This long-ish short story was part of the 2021 Home for the Holidays anthology. I’m now releasing it as a stand-alone.
Lyndsay Williams reluctantly returns home for Christmas only to find her brother has brought a friend to spend the holidays with them. He’s the last man she wanted to meet again.
Because her brother Josh asks her to come for Christmas, Lyndsay Williams returns to the house where she grew up. She has no happy memories of the place other than her relationship with Josh, but she’d do anything for him. Her goals for the holiday are to survive the visit, avoid most contact with her cold, mean foster mother, and return as quickly as possible to her budding career as an architect.
She’s not surprised Josh has brought his wife and father-in-law. She’s dismayed to find he also invited his best friend, Aaron. Lyndsey had a crush on Aaron growing up, but after a mortifying incident with him at Josh’s wedding, she’s avoided contact with him since. Having to deal with Aaron and her foster mother could turn this Christmas celebration into a nightmare.
Not everything is what it seems, though. Josh has reasons for bringing together this group of people he cares about. Change is in the holiday air, and it offers the possibility of healing and forgiveness.
If Lynsday can let love— the love of family, friends, and one special man—heal the wounds on her heart, there’s a happier future waiting for her.
Lyndsay Williams pulled to the side of the driveway and stopped the car, needing a moment to gather her nerve for the ordeal ahead. She switched off the radio, which currently blasted Bing Crosby’s White Christmas, and stared at the ugly old Victorian house.
A scattering of snow lay on the ground around it, but no decorations festooned the place. None ever had—that she could recall, anyway. She tried to visualize the building with lights lining the porch and wrapping the shrubs along the front, but her imagination couldn’t overcome the weight of the past.
Drawing a deep breath, she put the car back in gear, drove up to the side of the house and found a parking space on the grass at the side, next to a large new pickup truck and an SUV. Farther back, the shabby green Chevy sedan Marnie used to drive sat rusting into oblivion. No sign of Dale’s beat-up old Ford pickup. Lyndsay wouldn’t be mourning over that.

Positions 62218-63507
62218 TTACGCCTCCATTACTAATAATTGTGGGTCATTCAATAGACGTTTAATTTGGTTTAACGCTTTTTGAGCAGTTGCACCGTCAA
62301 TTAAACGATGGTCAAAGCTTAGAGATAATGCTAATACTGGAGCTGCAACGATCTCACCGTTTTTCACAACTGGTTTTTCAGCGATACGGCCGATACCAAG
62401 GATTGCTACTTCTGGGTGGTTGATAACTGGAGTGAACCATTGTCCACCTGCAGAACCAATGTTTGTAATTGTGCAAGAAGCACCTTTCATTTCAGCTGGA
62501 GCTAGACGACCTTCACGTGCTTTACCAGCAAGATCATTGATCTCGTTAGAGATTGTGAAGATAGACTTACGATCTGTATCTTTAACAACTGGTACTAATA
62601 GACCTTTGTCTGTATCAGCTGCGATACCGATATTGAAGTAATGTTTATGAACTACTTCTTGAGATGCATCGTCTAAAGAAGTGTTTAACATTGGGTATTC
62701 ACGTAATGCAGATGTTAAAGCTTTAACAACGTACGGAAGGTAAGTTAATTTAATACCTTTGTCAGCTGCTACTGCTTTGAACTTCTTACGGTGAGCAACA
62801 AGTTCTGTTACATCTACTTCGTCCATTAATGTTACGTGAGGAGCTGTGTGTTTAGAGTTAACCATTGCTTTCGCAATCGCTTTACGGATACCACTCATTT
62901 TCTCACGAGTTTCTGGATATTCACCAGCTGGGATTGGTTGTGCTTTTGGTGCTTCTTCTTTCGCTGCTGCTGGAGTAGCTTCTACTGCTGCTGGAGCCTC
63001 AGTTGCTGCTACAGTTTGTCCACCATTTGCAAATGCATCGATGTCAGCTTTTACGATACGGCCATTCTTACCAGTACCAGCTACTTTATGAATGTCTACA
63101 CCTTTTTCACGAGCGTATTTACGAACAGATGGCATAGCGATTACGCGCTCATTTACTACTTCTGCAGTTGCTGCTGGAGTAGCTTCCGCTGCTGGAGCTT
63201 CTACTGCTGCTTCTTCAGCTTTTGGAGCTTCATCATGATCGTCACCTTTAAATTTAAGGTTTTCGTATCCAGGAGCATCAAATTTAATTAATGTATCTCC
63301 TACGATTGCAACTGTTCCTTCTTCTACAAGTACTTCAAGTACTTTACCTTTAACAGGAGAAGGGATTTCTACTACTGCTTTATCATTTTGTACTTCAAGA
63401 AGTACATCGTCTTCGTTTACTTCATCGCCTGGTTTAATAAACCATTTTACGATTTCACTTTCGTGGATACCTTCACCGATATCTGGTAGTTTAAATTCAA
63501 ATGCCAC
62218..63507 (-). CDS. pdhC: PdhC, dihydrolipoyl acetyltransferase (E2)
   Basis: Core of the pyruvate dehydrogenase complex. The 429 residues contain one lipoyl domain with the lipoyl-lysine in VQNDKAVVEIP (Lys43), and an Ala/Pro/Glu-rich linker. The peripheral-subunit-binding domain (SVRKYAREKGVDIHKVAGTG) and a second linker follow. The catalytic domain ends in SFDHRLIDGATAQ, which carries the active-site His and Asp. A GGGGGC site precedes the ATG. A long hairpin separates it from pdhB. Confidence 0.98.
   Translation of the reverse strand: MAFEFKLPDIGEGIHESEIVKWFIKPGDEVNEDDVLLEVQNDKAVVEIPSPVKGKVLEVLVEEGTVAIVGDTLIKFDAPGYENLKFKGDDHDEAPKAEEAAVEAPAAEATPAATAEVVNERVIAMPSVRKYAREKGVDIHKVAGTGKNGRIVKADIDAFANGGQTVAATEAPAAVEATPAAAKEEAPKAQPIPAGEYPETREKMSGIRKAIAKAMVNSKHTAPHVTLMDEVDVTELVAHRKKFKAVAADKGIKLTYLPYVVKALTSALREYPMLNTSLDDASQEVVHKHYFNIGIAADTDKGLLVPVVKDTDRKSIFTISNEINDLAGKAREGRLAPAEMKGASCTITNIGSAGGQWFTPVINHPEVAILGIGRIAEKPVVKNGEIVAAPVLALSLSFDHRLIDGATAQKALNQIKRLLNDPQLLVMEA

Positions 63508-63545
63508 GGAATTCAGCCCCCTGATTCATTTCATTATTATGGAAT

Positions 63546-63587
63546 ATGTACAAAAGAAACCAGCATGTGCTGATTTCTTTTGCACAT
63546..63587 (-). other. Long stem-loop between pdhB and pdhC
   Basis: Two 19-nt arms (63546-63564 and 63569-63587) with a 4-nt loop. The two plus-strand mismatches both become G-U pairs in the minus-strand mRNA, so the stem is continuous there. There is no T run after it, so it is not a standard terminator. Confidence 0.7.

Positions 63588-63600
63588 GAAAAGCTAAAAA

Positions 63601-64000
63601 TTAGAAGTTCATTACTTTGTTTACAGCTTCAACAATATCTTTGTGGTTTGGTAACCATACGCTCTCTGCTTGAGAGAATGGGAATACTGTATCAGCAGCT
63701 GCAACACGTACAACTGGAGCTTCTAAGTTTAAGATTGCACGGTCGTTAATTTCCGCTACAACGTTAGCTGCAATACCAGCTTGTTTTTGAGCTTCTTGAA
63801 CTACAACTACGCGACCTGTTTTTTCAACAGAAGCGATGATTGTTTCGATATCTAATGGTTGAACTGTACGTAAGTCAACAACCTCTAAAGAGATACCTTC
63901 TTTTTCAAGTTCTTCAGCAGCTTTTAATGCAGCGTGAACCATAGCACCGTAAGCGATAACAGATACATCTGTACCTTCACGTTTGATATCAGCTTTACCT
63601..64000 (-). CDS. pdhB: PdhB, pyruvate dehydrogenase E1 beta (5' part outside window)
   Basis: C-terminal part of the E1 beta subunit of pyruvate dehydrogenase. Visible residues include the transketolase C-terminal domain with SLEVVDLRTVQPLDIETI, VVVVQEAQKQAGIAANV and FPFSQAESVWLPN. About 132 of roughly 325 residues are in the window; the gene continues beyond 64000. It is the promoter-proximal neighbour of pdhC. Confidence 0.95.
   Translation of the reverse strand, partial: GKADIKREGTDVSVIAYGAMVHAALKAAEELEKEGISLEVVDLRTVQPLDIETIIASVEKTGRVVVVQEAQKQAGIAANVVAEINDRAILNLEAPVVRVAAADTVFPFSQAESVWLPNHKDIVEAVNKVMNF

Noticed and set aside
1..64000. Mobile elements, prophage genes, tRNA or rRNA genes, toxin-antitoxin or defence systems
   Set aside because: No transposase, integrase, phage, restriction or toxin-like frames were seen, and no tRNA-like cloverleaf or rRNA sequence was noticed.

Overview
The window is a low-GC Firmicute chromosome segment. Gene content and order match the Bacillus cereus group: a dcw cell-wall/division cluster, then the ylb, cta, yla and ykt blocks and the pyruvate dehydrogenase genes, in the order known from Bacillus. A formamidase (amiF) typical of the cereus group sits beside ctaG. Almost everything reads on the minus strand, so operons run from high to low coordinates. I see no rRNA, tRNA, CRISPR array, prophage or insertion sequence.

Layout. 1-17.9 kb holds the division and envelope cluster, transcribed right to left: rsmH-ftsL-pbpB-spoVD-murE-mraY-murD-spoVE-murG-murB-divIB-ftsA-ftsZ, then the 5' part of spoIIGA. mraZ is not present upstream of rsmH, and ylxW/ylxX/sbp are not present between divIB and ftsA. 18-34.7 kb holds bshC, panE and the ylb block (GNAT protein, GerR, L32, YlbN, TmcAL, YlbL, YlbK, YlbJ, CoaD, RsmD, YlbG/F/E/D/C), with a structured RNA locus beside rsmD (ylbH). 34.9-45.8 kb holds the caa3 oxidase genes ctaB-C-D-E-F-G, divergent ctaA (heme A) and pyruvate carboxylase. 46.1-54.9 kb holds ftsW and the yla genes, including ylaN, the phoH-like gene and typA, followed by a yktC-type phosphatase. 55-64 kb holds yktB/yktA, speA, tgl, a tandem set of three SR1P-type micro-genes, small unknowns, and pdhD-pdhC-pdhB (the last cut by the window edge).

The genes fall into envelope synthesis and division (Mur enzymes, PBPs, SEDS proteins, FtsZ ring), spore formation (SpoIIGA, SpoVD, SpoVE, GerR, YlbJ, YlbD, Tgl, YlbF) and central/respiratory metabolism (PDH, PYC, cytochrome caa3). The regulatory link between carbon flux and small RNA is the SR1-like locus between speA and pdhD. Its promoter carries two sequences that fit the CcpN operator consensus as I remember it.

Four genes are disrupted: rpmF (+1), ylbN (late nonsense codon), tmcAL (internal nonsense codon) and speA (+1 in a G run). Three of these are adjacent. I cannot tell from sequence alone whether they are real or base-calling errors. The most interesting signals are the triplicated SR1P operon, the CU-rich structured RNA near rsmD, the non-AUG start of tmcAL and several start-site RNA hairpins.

She’d just gotten out of the car when the front door of the house opened and a group of people surged out onto the front porch. Josh Sanders led the way. For a moment, he was the only one she saw. They weren’t blood relatives, but she could never think of him as anything but the most wonderful big brother any girl ever had. He was the sole reason she’d made the trip.
He wrapped her in his arms, enveloping her once more in his warmth and strength and whispered, “Thank you for coming.”
Lyndsay stared back at him. “You asked.” She smiled at the petite brunette beside him. “Jenny, you look…” She stopped for a moment. “Fabulous. Is this what I think it is?” She nodded toward Jenny’s midsection.
“Well, I’m not a mind-reader,” Josh answered, “but if you’re thinking that we’re expecting, then you’re right.”
“Ohmigosh, that’s so exciting.” She embraced both of them. “When?”
“May.” Jenny said. “I’m just getting past the constant nausea phase.”
“You’re going to be great parents.”
Josh drew a sharp breath. “I don’t know. I hope so.”
Lyndsay looked behind him and froze. The middle-aged man was a stranger, but the tall young man with sandy blond hair was…someone she’d hoped to never see again.
She should’ve known better. Aaron Hampton had been Josh’s best friend for a long time. He’d also been her main crush for years while growing up. The last time she’d seen him was at Josh’s wedding, where, fueled by too much champagne, she’d made a complete fool of herself. Even now she felt the heat rising in her face, but she ignored it to greet him with hard-won self-possession.
“Hello, Aaron. It’s been a while.” She reached out a hand to shake his.
Maturity had only added to Aaron’s good looks, refining the lean strength of his features. The wavy light brown hair, blue-green eyes, and dimples in his cheeks hadn’t changed, but he’d added some muscle to his rangy frame.
“You’re looking good, Lyndsay,” he said. “Josh tells me you’re now a licensed architect. Congratulations.”
“Thanks.” She couldn’t think of anything more to say.
“I’d like to hear more about it,” Aaron added.
Josh saved her the need to reply when he broke in to introduce her to the older man, his father-in-law Tom Farrell, Jenny’s only surviving parent. Tom shivered as they shook hands and Josh added, “Let’s get Lyn’s bags and go inside before we all freeze.”
Josh and Aaron each took one of her suitcases, rolled them into the house and carried them up the stairs to her old room. New curtains, bedspread and rug made a brave attempt to cheer up the otherwise bare space.
Once Aaron left them, Lyndsay sank onto the bed and turned to Josh. “You know I’m thrilled to see you and Jenny again and delighted for you, but what’s this really about? Where’s Marnie? And why are we making an effort to have Christmas here? She’s never been interested in celebrating it before.”